In this Patent Family: Some Claims are Eligible Others Are Not

Uniloc USA, Inc. v. ADP, LLC (Fed. Cir. 2019)

This case includes a number of interesting twists — but at its core it is an eligibility decision.

Uniloc’s Patent No. 7,069,293 claims a method of centralized software distribution where the application program file being distributed (called a “packet” in the patent) includes software to initiate installation of the program (called a “registration operation” in the patent).  Here is the relevant portion of claim 1:

A method … comprising … preparing a file packet associated with the application program and including a segment configured to initiate registration operations for the application program at the target on-demand server.

You are thinking – this seems obvious and anticipated even with the 1998 priority date.  But, the district court decided to end the case early on eligibility and so did not reach the question of obviousness. On appeal here, the Federal Circuit reversed – holding that Uniloc’s claims are patent eligible — and not directed to an abstract idea. The court writes:

[T]he claims of the ’293 patent are directed to the use of file packets with segments configured to initiate centralized registration of an application from an application server, and that this is not an abstract idea. It is true, as Appellees argue, that the goal of the claims is functional: to allow centralized distribution of
software. . . . But the patent claims a particular improvement in how this is done—i.e. by use of a file packet to enable the further functionality of initiating on-demand registration of the application. This is the clear “focus” of the claims and the asserted advance described in the specification.

Patent No. 6,324,578: In this second case, the Federal Circuit also found the claims eligible.  These client-server method claims basically require (1) obtaining preferences from both a user and administrator and then (2) executing an application program using the set preferences.  The Federal Circuit found these steps eligible:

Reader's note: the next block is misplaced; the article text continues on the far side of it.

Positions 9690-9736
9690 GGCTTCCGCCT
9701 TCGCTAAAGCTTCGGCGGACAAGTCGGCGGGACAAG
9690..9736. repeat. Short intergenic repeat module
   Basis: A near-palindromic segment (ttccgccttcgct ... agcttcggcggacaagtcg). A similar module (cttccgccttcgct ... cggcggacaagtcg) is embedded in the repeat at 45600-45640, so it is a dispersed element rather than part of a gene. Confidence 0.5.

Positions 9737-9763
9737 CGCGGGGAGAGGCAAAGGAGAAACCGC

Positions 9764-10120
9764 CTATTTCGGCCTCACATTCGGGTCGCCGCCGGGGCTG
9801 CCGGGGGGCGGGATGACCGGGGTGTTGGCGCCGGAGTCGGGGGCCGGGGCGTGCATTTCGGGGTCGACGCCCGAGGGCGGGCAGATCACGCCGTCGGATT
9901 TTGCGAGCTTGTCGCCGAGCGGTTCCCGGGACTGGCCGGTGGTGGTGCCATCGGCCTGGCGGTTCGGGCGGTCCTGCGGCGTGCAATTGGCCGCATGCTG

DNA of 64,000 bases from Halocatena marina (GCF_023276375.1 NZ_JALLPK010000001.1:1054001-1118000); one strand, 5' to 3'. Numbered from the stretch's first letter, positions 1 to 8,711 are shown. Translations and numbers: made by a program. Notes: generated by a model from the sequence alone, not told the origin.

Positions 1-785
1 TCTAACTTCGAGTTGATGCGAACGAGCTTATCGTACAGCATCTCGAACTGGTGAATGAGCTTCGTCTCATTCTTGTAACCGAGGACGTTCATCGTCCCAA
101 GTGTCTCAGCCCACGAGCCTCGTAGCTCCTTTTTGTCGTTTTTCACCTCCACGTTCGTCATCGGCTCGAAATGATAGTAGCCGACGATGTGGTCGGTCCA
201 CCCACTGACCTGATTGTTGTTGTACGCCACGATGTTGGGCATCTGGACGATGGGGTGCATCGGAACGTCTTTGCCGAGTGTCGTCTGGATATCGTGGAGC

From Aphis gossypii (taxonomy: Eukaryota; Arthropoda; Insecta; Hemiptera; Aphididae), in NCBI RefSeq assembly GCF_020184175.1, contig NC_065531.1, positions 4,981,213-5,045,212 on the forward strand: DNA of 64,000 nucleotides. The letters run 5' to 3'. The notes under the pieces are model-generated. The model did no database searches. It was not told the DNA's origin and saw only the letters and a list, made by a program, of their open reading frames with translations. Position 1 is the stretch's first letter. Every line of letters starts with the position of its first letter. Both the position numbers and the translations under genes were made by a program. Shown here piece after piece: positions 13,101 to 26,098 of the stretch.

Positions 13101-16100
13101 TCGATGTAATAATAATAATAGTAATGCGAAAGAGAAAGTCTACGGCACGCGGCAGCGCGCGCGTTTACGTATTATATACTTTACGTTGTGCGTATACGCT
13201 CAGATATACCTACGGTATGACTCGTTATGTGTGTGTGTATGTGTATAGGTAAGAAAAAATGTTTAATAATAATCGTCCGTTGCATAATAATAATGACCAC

We agree with Uniloc that this is not just a functional claim using conventional technological components. Instead, the claim is directed to a particular way of using a conventional application server to nevertheless allow on-demand installation of an application incorporating preferences from two different sources…. This is not an abstract idea under Alice step one. The two specific added components do not merely fulfill their ordinary roles—their use together on an application server represents a different way of achieving the improvement claimed in the ’578 patent.

Moreover, even if the claim was abstract under step one, it would still be eligible under step two.

Although the appellate panel sided with the patentee as to these two patents, the other two patents in the case did not survive.

Patent No. 6,510,466 is based on the same 1998 filing date as the ‘293, but has a vastly different set of claims.  The client-server claims here require: (a) receiving a login request of a user on the client; (2) in response to the login request, creating a desktop interface on the client that includes icons for some applications installed on the server; (3) upon selection by the user, providing an instance of the program to the client for execution.  In this case, the court found the claims too abstract: